When was the last time this happened to you?
You get up with a plan for the day and then somewhere along the line, something interrupted your plans. And I'm thinking more of the big life-changing kinds of things - the death of a loved one, a medical diagnosis out of the blue, a change in work or life status, etc. These are the things that change your day, but also potentially change what you had planned for your life. Sounds heavy, but let's just be really real. Because when this stuff happens, and it will happen to all of us, our priorities and coping mechanisms change.
When the really big stressors happen, our energy and attention is focused on making it through the day. Suddenly, what we're eating and the stuff we react to isn't as much of a priority. Our brains focus on the biggest threat in each moment. In fact, that's what your brain is doing every moment of every day - keeping you safe from threats. But when the proverbial poop hits the fan, sometimes we just eat what is available so we can keep going.
In my personal experience, there is usually a bit of grace in those situations, e.g. my gut doesn't react as badly to a trigger food as if it were just the average Friday afternoon (thank you, adrenaline and cortisol!), but there will still be repercussions to our food choices. If you haven't already figured out a handful of your safe foods that you can go to without a lot of thought or effort, consider doing so. After working in the Florida public health system for many years, I got really used to planning for disasters…and now I apply the same concepts to my food sensitivities! Have a plan. (Hmmm…more to come on this one!)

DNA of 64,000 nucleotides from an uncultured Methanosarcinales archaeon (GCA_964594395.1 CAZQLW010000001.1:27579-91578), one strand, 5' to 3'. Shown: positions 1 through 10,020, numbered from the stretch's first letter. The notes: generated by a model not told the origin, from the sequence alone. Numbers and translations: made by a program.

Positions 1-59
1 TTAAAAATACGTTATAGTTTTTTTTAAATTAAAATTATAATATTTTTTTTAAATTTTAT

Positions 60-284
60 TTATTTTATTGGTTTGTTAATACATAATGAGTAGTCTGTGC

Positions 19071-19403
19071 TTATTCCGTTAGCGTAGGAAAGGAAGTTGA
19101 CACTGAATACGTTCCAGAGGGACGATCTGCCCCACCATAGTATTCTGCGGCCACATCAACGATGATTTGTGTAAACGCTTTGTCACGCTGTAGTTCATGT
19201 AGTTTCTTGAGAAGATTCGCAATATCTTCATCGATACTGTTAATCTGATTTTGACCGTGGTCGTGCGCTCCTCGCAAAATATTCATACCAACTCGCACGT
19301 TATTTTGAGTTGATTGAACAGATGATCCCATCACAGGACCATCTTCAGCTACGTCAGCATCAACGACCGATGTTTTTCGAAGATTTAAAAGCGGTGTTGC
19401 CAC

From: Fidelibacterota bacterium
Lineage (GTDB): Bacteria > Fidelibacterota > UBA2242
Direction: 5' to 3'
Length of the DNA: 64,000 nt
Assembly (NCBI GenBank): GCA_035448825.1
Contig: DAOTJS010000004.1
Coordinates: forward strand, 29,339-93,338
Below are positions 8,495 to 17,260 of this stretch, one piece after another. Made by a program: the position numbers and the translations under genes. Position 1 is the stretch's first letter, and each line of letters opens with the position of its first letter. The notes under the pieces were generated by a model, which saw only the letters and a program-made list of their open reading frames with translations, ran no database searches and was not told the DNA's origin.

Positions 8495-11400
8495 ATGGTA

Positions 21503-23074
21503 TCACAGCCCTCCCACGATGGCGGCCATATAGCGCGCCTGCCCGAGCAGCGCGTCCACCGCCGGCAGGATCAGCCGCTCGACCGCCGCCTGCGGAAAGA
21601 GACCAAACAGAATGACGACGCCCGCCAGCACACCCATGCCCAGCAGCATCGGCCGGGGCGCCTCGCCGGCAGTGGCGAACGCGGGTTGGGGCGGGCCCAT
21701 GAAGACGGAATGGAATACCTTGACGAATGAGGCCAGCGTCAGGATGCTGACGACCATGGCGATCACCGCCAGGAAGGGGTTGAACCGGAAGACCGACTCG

But when the situation is so completely unexpected it feels you're surviving moment to moment (or so big - like a hurricane or pandemic), it also pays to have a Rescue Plan. At some point, bad food is better than no food. And when the bad food includes your trigger foods, your rescue plan is what keeps you from completely decompensating into symptoms and illness.
While each of us will have a somewhat different Rescue Plan, here are a bunch of the items included in mine. These are the things I use to manage symptoms once they start; they can help with prevention, too. For some perspective, I am allergic to dairy, gluten-sensitive and I deal with histamine intolerance. My symptoms are mostly GI anymore - burning stomach, heartburn, bloating, loose stools, and weight gain. My story is not the same as yours and some of these items may work for you while others may not…but it's a place to start building your own Rescue Plan!
- Glutamine. This amino acid has been a part of my life for over twenty years. When my stomach burns because of too much histamine, acid or "bad food", it can take the burn away with each dose. At my worst, I'll take about 5 Grams of powder stirred into a small amount of water 2-3 times a day on an empty tummy. Also lovely in the middle of the night! If you're sensitive to corn, be aware most glutamine products are made of corn. But it's worth the hunt to find one you can use.
- DGL. You gotta wonder about a kid who only goes by his initials! This is deglycyrrhizinated licorice. They remove a compound from the licorice which can cause high blood pressure and affect women's hormones. DGL is pretty safe and helps to calm the upper GI tract. It helps with mucous production which is great for protection from stomach acid and helps to feed some of your beneficial gut bacteria. Chewing 1-2 tablets before meals can work better than some antacids. If you're not sure about the dose, just follow the directions on the bottle!